Book Review

Chaos is the New Calm by Wyn Cooper. Rochester, NY: BOA Editions, 2010.

Reviewed by Timothy Mayo

Ezra Pound’s maxim, “make it new” has been one of the major governing principles of American poetry since he uttered those words almost a century ago.  If poetry is meant to delight, one of the ways it succeeds at doing this is through novelty. In that light one can read the poems in Wyn Cooper’s new book Chaos is the New Calm as declarations of independence from an older, more predictable logic of how poems often progress to one where the unexpected turn reigns.  These poems move along at an energetic pace often progressing by plays on words and a kind of free association logic or, to put it another way, a sort of “six-degrees-of-separation” type of logic between both people and things:

               . . . so great half
the people think they really have
a king, making him Half King,
the name of a bar in Chelsea
owned by a friend of a friend
                                                                                                (“The Half King”)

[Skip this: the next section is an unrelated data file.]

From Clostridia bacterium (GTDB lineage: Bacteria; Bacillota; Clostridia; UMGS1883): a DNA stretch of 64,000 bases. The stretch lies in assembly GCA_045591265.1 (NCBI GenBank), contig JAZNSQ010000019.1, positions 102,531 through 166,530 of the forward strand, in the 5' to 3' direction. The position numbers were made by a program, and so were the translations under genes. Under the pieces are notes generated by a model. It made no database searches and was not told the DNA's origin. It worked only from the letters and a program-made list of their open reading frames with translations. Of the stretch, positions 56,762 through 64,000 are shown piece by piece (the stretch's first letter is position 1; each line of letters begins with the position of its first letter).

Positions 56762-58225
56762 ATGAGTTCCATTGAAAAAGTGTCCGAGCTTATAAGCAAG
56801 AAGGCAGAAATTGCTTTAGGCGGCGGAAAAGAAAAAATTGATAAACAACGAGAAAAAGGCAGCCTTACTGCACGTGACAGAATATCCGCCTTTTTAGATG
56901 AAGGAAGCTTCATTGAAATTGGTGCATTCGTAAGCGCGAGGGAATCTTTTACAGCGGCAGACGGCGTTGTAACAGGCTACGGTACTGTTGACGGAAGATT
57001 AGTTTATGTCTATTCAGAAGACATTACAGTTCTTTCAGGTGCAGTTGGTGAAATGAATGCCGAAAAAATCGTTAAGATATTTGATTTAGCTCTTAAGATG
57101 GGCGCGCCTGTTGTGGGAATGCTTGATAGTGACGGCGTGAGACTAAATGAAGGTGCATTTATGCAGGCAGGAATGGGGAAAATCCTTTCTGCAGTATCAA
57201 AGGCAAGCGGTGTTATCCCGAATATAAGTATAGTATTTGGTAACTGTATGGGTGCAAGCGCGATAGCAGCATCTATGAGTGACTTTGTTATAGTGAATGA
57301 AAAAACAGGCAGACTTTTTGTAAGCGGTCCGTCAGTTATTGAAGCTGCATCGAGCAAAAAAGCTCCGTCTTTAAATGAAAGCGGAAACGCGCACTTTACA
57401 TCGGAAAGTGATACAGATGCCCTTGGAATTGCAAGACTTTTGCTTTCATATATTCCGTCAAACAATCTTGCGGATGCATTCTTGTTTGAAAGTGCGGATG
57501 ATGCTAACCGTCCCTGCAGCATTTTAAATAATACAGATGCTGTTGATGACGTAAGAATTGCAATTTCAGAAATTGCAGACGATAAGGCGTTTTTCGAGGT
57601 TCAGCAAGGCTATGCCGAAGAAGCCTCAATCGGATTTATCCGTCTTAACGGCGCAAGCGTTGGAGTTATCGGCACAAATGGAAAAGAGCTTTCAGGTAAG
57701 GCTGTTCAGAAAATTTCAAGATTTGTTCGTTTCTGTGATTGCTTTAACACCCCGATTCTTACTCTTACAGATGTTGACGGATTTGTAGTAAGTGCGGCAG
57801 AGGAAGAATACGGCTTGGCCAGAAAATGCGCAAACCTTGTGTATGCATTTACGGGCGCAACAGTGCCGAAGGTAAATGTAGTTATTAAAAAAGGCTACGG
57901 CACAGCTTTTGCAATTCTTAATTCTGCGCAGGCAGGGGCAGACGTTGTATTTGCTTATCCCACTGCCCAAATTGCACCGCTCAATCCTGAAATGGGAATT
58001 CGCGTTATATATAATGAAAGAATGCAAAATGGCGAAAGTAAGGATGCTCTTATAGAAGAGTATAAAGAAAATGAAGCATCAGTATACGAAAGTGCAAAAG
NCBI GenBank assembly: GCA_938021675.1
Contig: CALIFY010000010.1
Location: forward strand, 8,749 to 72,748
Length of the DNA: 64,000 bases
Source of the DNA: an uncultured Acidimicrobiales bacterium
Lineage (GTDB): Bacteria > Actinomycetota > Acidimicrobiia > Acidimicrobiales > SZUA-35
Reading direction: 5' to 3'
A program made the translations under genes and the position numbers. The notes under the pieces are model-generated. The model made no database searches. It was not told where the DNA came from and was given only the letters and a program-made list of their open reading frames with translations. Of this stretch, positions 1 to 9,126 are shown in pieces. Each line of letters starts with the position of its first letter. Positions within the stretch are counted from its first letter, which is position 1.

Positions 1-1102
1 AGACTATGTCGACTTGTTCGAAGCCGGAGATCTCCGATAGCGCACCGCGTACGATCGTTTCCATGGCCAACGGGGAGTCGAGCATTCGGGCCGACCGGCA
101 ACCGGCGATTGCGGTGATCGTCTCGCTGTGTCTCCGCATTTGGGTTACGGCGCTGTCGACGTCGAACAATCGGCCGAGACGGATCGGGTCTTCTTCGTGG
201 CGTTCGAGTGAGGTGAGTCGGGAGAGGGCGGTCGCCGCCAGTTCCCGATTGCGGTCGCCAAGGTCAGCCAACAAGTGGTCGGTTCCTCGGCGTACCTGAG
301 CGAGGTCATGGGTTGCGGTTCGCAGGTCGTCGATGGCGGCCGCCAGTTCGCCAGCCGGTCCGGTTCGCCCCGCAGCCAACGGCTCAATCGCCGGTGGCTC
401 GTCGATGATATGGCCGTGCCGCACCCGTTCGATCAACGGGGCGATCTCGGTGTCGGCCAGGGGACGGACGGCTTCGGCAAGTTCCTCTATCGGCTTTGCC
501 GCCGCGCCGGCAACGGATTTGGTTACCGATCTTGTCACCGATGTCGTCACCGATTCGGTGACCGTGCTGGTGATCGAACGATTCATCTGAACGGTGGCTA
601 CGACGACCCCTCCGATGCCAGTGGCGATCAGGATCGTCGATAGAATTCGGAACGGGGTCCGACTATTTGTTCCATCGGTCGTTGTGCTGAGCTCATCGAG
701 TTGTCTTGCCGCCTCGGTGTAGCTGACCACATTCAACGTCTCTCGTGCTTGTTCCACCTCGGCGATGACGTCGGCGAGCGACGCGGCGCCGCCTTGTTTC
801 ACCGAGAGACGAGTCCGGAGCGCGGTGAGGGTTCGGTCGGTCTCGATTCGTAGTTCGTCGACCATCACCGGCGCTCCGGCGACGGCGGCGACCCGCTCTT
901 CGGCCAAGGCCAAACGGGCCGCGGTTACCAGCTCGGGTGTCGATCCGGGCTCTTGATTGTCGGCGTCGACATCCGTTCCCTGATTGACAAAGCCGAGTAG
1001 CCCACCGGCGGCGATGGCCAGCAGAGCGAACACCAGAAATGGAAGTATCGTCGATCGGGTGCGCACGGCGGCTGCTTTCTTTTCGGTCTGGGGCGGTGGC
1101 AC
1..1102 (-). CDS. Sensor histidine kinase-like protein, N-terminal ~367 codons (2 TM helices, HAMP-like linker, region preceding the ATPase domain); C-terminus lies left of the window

Chaos doesn’t strive toward some emotional, thematic or narrative arc, and this makes the collection at first appear chaotic.  In keeping with this appearance of disunity, Cooper has ordered his play on chaos by arranging the poems alphabetically.  What does seem to unite this collection, however, are Cooper’s formal experimentations with fourteen lines (all the poems in the collection have fourteen lines) and the myriad of stanzaic ways he can organize them, depending upon the content and tenor of each poem.  Rhyme often plays into his formal considerations, though many of the poems stay away from it.

In the poem “European” the differences between two disputing travelers on a train, both of different nationalities, are reinforced by their shoes.  As the poem progresses from the dispute to an observation about each traveler’s shoes, to emphasize their differences, Cooper also shifts the poem’s relaxed rhyme scheme into a more rigorous one to reinforce the differences and contrast between the two travelers:

There’s no room for your kind
says the man next to me.
His eyes stare at the floor—
our shoes are countries.

His boots are Italian,